Sep 18, 2018

[Theater] M. Butterfly (Frontrow Entertainment) Review

I had long been curious about the Maybank Performing Arts Theater that's essentially just down the street. It isn't that big a venue and yet a number of interesting productions have been booking the venue and I wanted to see why.

We finally got our chance with the Manila staging of M. Butterfly, which is one of those stories that we've all vaguely heard about and yet I've never really sat down to explore and experience. And this is fully knowledgeable of the fact that there's even a David Cronenberg movie out there that I have yet to watch.

So it was generally nice to enter this experience not knowing too much about the story and getting to experience it for the first time. But at the same time it meant not being fully prepared for some of the more creative efforts to bring the story to life.

Synopsis: M. Butterfly is a play written by David Henry Hwang and is loosely based on the story of French diplomat Bernard Boursicot and Shi Pei Pu. The Manila staging by Frontrow Entertainment and Jhett Tolentino was staged at the Globe Auditorium of the Maybank Performing Arts Theater in Bonifacio Global City from 13-30 September 2018. This staging was directed by Kanakan-Balintagos.

The story is largely narrated by Rene Gallimard (Olivier Borten) from his prison cell as he tells the audience about the series of events that ended with him being declared a traitor. And thus we are taken back to the time when he was a civil servant working in the French embassy in China. There he encounters a opera singer by the name of Song Liling (RS Francisco) as she performs the opera Madama Butterfly.

They have a short chat after the performance where he finds Song Liling to be quite the strong personality with a sharp tongue. But the singer also invites him to watch the Peking opera as she has promised never to perform the tragic role of Madama Butterfly again. And as Rene gets to know Song better, he finds himself increasingly entranced by her. But as is the way of these things, Song is not quite what she appears to be.

What I Liked: The show was certainly ambitious in the scale it wanted to achieve - you can see that in the sweeping nature of the set design and the different costumes in the production. After all, a butterfly is a beautiful, ethereal creature and this concept managed to get woven into the fabric of the production from start to finish. I particularly liked the use of large fans as mobile set pieces that both concealed actor movement and also presented different backdrops to match different scenes.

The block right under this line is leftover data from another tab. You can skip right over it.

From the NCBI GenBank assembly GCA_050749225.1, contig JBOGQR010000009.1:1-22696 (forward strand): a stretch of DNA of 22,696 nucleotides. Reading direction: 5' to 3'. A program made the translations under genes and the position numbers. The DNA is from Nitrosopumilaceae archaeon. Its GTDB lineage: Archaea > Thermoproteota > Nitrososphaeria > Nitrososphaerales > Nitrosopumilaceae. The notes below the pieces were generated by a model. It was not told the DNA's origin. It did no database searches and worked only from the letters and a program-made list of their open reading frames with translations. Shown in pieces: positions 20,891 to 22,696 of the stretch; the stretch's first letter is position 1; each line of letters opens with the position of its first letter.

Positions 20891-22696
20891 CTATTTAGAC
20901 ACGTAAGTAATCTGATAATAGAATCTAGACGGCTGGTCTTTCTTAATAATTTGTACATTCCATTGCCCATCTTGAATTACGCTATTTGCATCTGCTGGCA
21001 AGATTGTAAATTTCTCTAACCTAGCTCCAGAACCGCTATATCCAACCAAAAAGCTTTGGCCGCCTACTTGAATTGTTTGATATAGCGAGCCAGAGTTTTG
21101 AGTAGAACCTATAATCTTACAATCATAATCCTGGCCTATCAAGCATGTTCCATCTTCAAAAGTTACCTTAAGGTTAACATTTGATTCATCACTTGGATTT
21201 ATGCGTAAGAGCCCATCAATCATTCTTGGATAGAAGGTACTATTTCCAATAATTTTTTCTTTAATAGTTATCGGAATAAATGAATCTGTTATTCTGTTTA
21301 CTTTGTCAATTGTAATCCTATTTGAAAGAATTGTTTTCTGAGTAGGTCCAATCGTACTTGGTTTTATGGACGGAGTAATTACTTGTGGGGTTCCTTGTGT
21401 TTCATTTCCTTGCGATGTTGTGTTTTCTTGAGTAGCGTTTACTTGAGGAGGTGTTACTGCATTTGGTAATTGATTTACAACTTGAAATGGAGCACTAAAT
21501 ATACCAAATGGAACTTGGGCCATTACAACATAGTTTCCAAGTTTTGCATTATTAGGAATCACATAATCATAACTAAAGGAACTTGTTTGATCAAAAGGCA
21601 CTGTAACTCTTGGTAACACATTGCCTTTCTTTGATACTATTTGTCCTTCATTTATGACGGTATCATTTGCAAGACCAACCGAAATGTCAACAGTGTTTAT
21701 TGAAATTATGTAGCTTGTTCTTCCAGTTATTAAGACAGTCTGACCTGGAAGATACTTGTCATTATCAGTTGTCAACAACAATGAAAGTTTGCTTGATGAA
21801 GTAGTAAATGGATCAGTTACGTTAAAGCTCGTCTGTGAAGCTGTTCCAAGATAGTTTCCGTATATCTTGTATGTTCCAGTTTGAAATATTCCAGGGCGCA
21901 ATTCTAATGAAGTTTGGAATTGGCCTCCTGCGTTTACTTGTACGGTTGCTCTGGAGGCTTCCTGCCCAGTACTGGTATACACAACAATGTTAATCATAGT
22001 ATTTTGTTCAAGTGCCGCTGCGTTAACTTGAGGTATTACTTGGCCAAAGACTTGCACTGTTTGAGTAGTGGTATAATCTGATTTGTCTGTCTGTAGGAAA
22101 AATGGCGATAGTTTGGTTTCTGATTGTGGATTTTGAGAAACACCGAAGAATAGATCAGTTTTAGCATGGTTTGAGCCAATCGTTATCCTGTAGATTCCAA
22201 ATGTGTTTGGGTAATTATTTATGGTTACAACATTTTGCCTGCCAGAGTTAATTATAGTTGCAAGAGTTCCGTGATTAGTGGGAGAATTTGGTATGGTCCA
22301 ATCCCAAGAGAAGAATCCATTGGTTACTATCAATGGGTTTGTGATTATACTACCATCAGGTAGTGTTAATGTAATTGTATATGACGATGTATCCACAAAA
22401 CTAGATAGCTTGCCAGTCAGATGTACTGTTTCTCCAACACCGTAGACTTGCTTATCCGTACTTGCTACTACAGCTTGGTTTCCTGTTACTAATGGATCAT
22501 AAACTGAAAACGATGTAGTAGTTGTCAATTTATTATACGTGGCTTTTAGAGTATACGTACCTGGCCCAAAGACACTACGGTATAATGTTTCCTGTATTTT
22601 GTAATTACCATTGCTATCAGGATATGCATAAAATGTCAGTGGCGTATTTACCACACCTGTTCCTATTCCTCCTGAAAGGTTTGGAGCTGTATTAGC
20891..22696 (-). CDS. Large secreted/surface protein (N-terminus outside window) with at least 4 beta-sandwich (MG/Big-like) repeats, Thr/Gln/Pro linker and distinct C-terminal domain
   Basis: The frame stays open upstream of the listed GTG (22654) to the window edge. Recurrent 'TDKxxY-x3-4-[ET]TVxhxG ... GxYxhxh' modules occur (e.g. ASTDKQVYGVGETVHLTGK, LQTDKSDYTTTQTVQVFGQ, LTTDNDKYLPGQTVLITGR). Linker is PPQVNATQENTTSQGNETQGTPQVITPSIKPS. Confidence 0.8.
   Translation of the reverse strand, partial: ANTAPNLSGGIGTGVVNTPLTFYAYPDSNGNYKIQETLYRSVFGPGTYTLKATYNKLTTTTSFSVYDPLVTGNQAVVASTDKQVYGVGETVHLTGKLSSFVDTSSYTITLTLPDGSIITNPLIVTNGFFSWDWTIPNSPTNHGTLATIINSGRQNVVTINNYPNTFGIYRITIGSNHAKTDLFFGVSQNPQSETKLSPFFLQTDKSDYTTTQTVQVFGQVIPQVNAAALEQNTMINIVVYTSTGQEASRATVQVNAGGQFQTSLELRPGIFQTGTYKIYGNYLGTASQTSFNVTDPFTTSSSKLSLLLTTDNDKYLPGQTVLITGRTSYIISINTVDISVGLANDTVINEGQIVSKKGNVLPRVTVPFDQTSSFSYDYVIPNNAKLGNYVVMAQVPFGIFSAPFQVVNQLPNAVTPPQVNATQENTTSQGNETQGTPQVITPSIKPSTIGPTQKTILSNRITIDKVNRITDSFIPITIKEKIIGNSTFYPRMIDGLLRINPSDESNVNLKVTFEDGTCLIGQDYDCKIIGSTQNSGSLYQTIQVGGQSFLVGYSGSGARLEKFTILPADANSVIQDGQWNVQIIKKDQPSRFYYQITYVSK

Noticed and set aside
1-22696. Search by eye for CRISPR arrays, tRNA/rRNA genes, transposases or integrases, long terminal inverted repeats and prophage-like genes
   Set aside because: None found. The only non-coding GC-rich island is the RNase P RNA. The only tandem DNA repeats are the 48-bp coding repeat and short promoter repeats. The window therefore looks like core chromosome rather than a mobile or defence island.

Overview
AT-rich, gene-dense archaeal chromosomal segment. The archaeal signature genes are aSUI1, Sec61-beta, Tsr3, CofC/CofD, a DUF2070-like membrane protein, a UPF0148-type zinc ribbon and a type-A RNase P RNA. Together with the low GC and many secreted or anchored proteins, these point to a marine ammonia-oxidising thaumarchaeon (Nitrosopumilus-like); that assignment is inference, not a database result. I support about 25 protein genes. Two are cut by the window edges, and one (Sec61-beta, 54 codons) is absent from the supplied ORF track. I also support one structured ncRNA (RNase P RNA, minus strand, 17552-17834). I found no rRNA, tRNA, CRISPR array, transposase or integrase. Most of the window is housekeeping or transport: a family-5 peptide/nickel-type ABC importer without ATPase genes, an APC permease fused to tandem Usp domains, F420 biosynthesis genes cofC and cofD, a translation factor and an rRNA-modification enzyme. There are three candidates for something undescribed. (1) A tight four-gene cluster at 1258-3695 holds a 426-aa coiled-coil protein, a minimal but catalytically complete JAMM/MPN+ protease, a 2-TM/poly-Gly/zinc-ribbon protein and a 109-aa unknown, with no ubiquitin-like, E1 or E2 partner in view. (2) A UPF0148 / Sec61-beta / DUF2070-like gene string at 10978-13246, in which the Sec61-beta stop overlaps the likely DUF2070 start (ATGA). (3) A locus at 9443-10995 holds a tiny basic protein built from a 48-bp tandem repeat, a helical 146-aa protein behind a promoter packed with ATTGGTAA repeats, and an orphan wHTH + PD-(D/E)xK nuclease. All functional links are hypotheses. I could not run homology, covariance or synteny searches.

The play is a shocking one that has some pretty bold statements it wants to make about the relations between East and West and the lingering sentiments of imperialism that still creep into how people view things. Many parts of the play are highly provocative and are meant to shock and disturb into order to shake viewers out of their comfort zone and drive the need to really think about things with a new perspective.

What Could Have Been Better: The play tries to juggle a dark comedic tone with a seriously dramatic tale of woe. It's not easy to do this under the best of circumstances and the shift between the serious and the jovial continually created odd moments in the play that left me wondering what the audience was supposed to feel at certain points. When what was practically a rape scene can end up eliciting laughs from the audience says a lot of people's opinions on the matter but also how the direction for the show didn't quite establish the tone well enough.

We watched the show during its opening weekend, which is not my habit when you get down to it. And it felt evident that this was the first weekend as there were a lot of instances when lines were delivered in an odd manner that didn't follow natural breaks in the sentences and of course the many, many problems with the microphones. Thus even the most dramatic scenes were littered with unusual static-filled popping sounds or cases when you'd hear Rene clearing his throat right before he'd enter  a scene or how the sounds of their elaborate outfits brushing against their receivers. These moments constantly broke the illusion of the stage and killed the mood a lot of times.

TL;DR: M. Butterfly is still a powerful play with a strong message but some admittedly confusing scenes and visuals at the same time. It's not an easy play to fully appreciate but the team certainly did their best to do the source material justice. Thus the play gets a good 3 costume changes for Song Liling out of a possible 5.

1 comment:

  1. Worst play for 1000 years IMO. Very sad as I was hoping it would live up to the hype. Walked out halfway through, and wanted to leave well before that but did not want to be rude.